Osoyoos Lake shows tepid growth as long weekend approaches

Similkameen and Okanagan rivers showing diminished flows into lake as week wears on

Rising water in Osoyoos Lake appears to have slowed down Thursday, as rivers feeding into the lake show shrinking water flow.

Officials told Osoyoos residents during a public information session Tuesday evening they expect to see the lake exceed the 1972 level of 917 feet, while remaining below the known record of 918.84 from 1894, as this week’s hot weather melts what remains of the high elevation snowpack.

However, while Osoyoos Lake had begun growing in Wednesday after scraping the 916-foot mark, it began to slow down later in the day, continuing its tepid growth Thursday morning, reaching 916.27 feet.

Related: Osoyoos Lake expected to clear historic 917-foot mark

However, Environment Canada’s real-time hydrometric data show a diminished Similkameen River Thursday morning compared with the same time on Wednesday. The river runs in daily crests and troughs — the former the result of daytime heat melting mountain snow and the latter the result of cooler nights slowing the freshet.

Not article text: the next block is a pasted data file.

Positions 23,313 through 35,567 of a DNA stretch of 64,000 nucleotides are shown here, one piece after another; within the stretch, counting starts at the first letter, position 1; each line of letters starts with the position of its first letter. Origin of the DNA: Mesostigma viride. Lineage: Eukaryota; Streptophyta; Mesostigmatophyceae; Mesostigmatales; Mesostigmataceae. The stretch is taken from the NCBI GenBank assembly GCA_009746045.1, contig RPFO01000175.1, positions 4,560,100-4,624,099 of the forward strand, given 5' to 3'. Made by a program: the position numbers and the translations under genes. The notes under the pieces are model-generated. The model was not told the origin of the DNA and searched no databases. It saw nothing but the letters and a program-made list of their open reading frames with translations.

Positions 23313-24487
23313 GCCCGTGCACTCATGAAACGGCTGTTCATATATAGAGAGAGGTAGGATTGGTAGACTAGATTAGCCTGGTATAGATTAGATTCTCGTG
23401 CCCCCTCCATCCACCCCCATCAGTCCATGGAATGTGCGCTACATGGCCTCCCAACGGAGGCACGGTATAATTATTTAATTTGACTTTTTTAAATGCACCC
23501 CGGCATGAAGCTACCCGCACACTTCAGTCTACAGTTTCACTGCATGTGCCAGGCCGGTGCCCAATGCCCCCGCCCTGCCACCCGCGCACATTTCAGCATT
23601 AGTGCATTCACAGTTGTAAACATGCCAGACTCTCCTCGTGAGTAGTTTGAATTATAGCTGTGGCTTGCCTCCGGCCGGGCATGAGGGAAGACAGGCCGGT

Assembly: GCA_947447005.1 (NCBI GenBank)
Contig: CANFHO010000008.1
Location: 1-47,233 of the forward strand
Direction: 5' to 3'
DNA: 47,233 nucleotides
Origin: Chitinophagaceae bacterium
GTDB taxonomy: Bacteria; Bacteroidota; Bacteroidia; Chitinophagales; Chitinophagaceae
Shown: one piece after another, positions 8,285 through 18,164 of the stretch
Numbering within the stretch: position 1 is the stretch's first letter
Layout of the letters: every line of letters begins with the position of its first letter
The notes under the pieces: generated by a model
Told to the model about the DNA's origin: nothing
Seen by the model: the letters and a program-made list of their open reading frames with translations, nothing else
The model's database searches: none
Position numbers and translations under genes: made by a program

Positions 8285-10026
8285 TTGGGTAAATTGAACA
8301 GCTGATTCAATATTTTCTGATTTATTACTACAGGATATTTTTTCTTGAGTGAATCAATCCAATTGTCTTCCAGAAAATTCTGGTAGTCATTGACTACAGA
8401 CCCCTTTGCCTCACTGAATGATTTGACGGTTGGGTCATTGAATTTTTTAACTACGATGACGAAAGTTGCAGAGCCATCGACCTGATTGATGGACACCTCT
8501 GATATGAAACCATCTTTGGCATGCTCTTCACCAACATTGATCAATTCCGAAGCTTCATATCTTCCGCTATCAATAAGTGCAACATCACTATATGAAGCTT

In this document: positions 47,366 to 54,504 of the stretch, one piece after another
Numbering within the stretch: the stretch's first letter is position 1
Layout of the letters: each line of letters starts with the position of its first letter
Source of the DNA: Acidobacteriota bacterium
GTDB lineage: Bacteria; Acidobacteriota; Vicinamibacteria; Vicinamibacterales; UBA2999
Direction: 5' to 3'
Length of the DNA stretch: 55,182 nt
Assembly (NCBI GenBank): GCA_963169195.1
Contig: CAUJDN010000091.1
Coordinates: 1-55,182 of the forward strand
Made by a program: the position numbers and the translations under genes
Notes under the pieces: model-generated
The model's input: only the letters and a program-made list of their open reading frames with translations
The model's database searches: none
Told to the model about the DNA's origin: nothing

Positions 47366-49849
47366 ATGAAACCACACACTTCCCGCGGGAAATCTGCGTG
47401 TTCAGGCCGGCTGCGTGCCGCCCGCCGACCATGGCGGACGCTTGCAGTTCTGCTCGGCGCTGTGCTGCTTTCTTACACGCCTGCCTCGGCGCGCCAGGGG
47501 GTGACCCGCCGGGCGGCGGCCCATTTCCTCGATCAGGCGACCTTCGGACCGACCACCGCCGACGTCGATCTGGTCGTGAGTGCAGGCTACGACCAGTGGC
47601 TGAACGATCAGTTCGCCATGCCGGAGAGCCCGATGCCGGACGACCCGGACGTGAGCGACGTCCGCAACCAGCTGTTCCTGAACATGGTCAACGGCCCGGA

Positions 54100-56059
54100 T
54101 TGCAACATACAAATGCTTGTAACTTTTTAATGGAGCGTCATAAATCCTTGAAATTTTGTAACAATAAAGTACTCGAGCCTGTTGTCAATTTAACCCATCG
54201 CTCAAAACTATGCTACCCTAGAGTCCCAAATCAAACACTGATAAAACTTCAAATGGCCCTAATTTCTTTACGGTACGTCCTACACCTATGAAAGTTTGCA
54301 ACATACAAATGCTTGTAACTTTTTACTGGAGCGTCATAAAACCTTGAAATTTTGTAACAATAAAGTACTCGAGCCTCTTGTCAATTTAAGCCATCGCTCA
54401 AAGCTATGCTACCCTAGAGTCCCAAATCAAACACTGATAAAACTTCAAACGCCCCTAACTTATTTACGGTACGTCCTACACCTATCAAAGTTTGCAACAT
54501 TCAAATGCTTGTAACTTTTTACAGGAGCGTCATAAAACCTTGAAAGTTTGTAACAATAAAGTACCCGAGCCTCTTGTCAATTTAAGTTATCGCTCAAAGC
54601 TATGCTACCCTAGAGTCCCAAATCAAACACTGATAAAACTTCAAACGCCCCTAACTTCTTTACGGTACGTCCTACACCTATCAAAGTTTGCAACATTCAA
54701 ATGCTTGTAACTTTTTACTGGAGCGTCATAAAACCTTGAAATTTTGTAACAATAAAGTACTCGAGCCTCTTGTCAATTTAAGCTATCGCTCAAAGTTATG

For three days, that ebb and flow had been peaking higher each day, reaching about 600 cubic metres per second Wednesday morning, still about 30 m3/s below last week’s high. But Thursday morning, the river peaked at just over 560 m3/s before beginning to drop back down.

The B.C. River Forecast Centre’s Wednesday morning update had anticipated that day’s peak would continue to rise, reaching the 10-year return period mark at 655 m3/s around midday Thursday. The forecast centre has not yet posted an updated forecast.

Related: Osoyoos hotel hopes to reopen early June after flooded by lake

On top of the diminished return in the Similkameen, Environment Canada’s data for the Okanagan River near Oliver show a slowly retreating river. The flow in the Okanagan River steady much of the week in the 101 m3/s range before dipping to 100 m3/s on Wednesday and down to 99 on Thursday.

Officials say about 60 per cent of the Okanagan River’s water flow comes from tributaries flowing into the river below Okanagan Lake. And similar data from the Okanagan River after the McIntyre Dam show less of a dip in its flow than in Oliver.

The Western News has put in a request for comment with the Regional District of Okanagan-Similkameen’s emergency operations centre, but has not yet received a response.

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Dustin Godfrey | Reporter

@dustinrgodfrey

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